Littlejohn said he had already contacted the Michigan State Police to let them know he was next to the interstate trying to capture a wild steer. So when Lester ran out into traffic at around 2 p.m. that Sunday, troopers were able to slow traffic in both directions, he said.

When the steer took off running, Littlejohn and Bucky gave chase.

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“I didn’t want somebody to lose their life over a cow,” Littlejohn said, noting that as a cow catcher, he generally refers to all bovines — male and female — as cows.

“Cow-catching is what people call it in our world,” he said.

In a Michigan State Police dash cam video posted on Twitter (and filled with comments like “Holy Cow” and “I had no idea we had cowboys in Michigan!”) Littlejohn can be seen galloping after the steer in the middle of the interstate and confidently spinning his rope above his head.

“I knew I had one shot to get him,” Littlejohn said.


Some ATV riders who had spotted Lester can also be seen in the video, Littlejohn said, but they were not officially involved in the rescue.

When Littlejohn let his lasso fly, it landed perfectly around Lester’s neck, causing the steer to immediately slow down as it headed toward the interstate’s grassy median.

“Then the cow jumped the guardrail, and Trina raced over and put another rope on him and held him,” he said. “Roping a cow in the middle of the freeway was definitely a first for all of us.”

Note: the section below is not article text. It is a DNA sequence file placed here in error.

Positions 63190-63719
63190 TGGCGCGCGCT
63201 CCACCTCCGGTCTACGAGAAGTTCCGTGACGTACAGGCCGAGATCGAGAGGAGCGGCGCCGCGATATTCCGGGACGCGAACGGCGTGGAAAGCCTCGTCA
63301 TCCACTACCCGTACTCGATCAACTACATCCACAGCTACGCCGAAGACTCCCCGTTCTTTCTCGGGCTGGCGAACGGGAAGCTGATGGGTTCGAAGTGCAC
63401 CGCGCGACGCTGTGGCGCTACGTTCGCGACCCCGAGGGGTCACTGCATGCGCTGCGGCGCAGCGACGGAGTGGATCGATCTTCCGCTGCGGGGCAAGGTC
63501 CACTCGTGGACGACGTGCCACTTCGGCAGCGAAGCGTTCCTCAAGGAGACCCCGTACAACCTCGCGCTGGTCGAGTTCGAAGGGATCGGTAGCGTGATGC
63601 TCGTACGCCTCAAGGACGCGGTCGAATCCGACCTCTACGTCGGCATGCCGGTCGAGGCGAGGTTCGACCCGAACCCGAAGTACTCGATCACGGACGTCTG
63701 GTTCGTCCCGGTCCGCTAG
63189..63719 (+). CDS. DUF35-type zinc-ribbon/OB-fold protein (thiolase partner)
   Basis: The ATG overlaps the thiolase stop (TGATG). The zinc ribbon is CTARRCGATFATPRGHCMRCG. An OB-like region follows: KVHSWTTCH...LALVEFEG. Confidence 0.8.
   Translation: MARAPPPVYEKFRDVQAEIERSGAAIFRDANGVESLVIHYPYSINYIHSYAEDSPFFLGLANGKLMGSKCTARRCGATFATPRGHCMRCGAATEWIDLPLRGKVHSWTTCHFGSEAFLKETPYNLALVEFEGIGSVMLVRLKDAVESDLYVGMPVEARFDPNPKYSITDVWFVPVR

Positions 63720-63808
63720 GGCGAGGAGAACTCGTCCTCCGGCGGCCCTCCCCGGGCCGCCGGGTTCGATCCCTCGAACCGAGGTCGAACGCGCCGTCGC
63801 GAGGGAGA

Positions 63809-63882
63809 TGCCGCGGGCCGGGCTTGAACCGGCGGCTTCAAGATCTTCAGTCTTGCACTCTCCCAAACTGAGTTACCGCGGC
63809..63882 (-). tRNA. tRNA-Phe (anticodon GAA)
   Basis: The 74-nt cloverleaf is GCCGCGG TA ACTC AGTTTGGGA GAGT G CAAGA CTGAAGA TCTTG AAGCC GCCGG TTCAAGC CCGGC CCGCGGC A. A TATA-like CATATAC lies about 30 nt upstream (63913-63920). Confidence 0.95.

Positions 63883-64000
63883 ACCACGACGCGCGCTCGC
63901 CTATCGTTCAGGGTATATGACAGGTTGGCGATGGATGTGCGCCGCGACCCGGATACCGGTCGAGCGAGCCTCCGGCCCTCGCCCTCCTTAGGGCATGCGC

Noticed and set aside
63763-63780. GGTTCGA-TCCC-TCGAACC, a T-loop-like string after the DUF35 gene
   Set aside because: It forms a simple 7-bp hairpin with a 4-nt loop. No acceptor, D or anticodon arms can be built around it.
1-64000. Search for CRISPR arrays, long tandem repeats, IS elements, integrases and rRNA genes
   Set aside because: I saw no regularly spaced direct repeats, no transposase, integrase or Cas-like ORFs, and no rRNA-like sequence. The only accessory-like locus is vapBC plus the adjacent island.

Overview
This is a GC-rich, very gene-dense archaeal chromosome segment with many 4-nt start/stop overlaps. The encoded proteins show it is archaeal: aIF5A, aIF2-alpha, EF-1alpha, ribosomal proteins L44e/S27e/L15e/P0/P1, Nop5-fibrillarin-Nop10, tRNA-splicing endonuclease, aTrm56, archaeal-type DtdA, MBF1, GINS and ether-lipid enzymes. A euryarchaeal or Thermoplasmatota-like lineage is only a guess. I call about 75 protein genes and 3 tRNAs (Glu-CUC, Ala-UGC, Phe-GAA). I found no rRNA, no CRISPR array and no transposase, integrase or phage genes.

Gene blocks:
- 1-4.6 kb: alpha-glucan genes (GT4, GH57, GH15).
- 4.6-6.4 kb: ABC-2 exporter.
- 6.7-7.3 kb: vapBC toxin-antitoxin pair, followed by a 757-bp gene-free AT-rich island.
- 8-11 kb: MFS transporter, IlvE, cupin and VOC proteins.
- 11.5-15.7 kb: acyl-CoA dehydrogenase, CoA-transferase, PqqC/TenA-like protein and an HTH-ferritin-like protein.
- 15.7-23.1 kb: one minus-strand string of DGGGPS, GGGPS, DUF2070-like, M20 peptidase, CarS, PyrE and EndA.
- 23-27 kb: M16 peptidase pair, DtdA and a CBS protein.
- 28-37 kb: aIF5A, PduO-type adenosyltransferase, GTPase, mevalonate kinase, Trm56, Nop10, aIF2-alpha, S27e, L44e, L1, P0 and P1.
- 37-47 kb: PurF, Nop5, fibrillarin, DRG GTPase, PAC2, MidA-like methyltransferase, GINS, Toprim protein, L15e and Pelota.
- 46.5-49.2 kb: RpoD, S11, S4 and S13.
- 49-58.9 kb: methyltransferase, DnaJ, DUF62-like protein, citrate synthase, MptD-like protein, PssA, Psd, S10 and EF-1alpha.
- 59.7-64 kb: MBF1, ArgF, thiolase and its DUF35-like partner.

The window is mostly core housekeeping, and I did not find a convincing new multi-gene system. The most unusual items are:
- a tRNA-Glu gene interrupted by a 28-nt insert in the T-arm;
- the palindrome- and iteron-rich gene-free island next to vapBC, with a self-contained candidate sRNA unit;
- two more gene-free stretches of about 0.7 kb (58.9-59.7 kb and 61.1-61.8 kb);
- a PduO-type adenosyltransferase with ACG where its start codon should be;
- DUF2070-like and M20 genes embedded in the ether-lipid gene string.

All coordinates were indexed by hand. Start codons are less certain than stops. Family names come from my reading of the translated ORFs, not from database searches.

After Lt. Michael Shaw of the Michigan State Police posted a video with western-themed music on Twitter about the capture of the wayward steer, he added commentary, including that the crew chasing Lester was “a team of wranglers comprised of men and women comparable to the cast of Yellowstone.”

He added that troopers were on standby.

“Eventually after much tom foolery, the critter was captured and removed from the freeway,” Shaw wrote. “Troopers reopened the freeway and things quickly got back to normal. The bovine was not charged and is back in the pasture with a story to tell all the other livestock.”

Shaw said he was relieved the roundup ended without injuries.


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“It’s not every day that you see a steer or a cowboy along the freeway here in metro Detroit,” he said. “We knew [the tweet] would be what our followers would expect from us. But we also want to remind people the freeway is a dangerous place, and we’re glad no one was hurt.”